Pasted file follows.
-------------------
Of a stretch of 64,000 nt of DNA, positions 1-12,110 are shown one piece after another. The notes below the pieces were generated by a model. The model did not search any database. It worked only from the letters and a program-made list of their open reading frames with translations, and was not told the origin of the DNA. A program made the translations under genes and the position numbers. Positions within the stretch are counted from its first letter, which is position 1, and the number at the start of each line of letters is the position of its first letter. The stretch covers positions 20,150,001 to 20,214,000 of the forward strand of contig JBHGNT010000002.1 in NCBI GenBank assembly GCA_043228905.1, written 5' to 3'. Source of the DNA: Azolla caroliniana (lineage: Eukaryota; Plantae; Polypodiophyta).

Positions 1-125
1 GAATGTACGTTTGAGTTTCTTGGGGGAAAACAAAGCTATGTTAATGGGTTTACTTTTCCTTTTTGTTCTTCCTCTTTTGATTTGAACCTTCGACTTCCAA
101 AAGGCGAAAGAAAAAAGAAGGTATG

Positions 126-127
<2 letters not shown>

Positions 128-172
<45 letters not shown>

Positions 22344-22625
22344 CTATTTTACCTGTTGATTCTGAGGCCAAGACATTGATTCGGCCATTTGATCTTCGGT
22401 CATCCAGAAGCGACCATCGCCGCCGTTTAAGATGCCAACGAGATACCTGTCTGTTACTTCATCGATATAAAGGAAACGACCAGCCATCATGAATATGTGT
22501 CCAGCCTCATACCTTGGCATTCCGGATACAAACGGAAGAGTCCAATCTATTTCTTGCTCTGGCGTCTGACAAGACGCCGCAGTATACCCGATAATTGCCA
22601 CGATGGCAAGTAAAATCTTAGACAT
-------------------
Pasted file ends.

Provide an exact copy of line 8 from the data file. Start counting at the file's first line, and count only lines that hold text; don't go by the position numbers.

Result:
<45 letters not shown>